The United Nations adopts a resolution condemning the South African government's treatment of its Indian minority and asks both South Africa and India to report back as to whether conditions had improved to conform with the U.N. charter. A highly publicized effort by India to prevent South Africa from discriminating against the Indian minority marks the most prominent criticism to date of South Africa's increasingly divisive racial policies. [See Facts On File print edition 1946, p.39A]

May 26, 1948

The conservative Afrikaner-dominated National Party wins parliamentary elections and gains control of the South African government. The party, under new Premier Dr. Daniel F. Malan, begins taking steps toward implementing apartheid (apartness), the national policy of racial separation. [See Facts On File print edition 1948, p. 171C2]

June 13, 1950

Group Areas Act is enacted. It segregates communities and relegates the black population to a minor percentage of the nation's land. [See Facts On File print edition 1950, p. 189M]

July 7, 1950

Population Registrations Act is enacted. It requires all South Africans to register their race with the government.


Enactment of pass laws. The laws require blacks to carry passbooks so that the government can regulate their travel through the country.


Separate Amenities Act is enacted, establishing separate public facilities for whites and nonwhites.

June 26, 1955

The African National Congress and other opposition groups adopt the Freedom Charter, calling for equal political rights for all races.

March 21 - April 5, 1960

Police kill 69 unarmed protesters in Sharpeville. The government bans all opposition groups, may of which begin underground armed struggles for black and mixed-race liberation, including the African National Congress. [See Facts On File print edition 1960, pp. 109F3, 103D3]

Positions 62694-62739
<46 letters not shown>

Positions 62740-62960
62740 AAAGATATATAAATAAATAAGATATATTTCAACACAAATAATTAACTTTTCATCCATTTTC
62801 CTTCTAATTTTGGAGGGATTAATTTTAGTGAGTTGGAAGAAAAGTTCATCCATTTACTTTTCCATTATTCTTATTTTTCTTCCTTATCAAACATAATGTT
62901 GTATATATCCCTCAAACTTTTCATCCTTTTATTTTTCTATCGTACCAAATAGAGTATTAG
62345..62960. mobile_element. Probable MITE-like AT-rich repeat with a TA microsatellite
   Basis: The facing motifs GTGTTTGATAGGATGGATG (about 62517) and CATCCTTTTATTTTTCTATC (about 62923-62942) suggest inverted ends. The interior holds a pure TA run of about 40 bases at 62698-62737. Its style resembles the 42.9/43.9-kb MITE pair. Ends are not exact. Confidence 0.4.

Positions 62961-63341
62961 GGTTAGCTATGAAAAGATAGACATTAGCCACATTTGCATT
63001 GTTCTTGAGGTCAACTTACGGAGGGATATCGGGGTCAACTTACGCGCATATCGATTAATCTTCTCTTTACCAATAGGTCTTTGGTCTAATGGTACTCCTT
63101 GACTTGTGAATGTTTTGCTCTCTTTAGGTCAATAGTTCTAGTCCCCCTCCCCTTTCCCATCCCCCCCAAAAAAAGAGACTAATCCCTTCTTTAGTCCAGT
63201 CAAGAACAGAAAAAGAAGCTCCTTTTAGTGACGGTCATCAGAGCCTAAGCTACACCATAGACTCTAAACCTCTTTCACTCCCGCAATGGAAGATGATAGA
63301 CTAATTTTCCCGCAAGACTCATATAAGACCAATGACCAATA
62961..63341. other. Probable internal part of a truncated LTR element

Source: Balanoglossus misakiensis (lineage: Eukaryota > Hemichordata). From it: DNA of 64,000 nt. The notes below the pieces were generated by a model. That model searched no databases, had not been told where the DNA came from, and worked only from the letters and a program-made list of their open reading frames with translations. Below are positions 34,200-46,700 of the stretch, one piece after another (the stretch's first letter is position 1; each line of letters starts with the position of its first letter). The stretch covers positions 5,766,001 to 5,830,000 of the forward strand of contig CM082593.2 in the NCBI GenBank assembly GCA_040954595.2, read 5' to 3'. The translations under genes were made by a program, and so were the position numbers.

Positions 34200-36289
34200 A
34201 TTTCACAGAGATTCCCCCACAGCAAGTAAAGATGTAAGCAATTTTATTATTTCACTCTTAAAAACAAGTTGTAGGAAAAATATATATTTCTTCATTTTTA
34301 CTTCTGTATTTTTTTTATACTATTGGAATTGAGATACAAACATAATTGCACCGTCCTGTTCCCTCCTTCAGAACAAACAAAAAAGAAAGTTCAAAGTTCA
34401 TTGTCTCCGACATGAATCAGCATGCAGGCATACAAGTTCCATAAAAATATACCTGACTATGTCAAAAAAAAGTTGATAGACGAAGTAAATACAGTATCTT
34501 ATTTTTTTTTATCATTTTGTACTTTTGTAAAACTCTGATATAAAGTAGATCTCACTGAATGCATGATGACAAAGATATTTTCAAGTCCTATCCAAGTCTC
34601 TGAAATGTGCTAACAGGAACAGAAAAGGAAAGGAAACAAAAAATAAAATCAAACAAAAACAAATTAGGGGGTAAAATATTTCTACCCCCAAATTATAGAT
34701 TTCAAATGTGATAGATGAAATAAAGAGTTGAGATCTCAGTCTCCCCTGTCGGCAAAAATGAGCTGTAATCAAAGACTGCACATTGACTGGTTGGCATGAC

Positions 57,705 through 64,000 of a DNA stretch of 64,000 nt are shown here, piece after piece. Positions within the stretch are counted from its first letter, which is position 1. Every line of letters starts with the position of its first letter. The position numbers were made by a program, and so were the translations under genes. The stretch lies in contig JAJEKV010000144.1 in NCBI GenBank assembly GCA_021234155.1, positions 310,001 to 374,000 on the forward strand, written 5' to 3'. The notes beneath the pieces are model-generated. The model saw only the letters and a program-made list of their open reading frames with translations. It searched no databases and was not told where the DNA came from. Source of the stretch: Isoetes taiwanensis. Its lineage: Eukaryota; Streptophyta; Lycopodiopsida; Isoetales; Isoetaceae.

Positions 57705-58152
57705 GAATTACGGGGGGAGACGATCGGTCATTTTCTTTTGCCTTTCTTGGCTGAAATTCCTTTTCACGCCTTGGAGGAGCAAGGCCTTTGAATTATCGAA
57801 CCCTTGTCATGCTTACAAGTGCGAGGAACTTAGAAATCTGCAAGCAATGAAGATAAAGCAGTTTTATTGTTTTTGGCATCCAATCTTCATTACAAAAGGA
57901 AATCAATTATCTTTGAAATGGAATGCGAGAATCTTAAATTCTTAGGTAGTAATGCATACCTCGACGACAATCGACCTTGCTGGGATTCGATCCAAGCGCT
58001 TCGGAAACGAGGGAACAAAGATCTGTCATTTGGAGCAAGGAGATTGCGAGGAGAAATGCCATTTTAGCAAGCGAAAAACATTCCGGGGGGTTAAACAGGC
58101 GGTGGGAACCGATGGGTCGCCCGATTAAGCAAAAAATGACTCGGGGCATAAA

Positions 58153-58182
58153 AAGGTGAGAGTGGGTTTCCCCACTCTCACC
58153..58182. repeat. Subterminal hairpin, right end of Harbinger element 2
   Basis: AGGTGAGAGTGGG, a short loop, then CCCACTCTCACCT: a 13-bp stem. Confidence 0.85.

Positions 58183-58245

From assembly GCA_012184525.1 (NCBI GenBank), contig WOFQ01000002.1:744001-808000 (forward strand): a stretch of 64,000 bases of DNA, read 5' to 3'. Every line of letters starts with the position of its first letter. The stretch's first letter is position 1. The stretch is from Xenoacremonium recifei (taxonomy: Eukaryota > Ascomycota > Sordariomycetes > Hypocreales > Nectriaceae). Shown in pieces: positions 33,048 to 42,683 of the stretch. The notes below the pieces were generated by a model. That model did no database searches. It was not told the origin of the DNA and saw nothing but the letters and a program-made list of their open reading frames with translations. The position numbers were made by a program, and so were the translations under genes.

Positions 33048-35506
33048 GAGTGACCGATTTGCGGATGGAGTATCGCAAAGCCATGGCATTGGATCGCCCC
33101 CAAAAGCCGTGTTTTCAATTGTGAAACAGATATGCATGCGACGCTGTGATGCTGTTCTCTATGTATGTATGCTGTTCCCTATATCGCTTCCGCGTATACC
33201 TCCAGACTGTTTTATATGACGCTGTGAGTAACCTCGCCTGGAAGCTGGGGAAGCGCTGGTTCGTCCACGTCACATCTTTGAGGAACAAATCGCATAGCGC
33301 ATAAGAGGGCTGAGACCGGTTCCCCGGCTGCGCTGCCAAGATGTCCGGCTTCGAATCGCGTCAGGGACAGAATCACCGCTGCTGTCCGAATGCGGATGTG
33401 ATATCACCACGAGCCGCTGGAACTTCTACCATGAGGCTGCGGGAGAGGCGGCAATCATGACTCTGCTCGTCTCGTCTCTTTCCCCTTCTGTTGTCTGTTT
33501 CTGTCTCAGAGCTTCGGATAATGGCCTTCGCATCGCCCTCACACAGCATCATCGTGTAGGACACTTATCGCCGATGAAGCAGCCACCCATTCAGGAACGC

May 31, 1961

South Africa becomes a republic. The decision to break from the Commonwealth is prompted by Asian and African Commonwealth member sates' denunciation of South Africa's apartheid policies, which it refuses to alter. [See Facts On File print edition 1961, p. 97A1]

Nov. 12, 1963

U.N. General Assembly President Abdelaziz Bouteflika of Algeria suspends South Africa from participating in the remainder of assembly sessions for that year. The following day South Africa recalls it U.N. ambassador and freezes its $1 million annual contribution to the organization. [See Facts On File print edition 1963, p. 935F2]

June 12, 1964

Nelson Mandela, an ANC leader, is convicted of sabotage and trying to overthrow the government. He is sentenced to life in prison. [See Facts On File print edition 1964, p. 197C1]

June 16, 1976

A student protest in the black township of Soweto against mandatory education in Afrikaans spreads. The government, in an effort to suppress the civil unrest, kills 575 people over eight months. [See Facts On File print edition 1976, p. 425F1]

Oct. 26, 1976

Transkei becomes the first homeland granted nominal independence. The 10 homelands eventually make up about 13% of South African territory. [See Facts On File print edition 1976, p. 813A1]

Sept. 12, 1977

Steven Biko, one of the most influential black student leaders in South Africa, is reported to have died from a hunger strike while in police detention. [See Facts On File print edition 1977, p. 707C3]

Nov. 2, 1983

White voters approve a new constitution that creates separate chambers in the legislature for Asians and Coloreds (people of mixed race), although not for blacks.

June 12, 1986

A national state of emergency is imposed following widespread strikes and riots. The decree gives virtually unlimited powers to the security forces and imposes restrictions on the press.

July 1, 1986

Laws requiring blacks to carry passbooks for identification are scrapped.

Sept. 29, 1986

U.S. Congress overrides President Ronald Reagan's veto and imposes strict economic ...

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Keywords: on apartheid definition, on apartheid regime, apartheid on south africa, apartheid on south african history, apartheid on sentence, apartheid on new zealand, apartheid on zambia, apartheid on spanish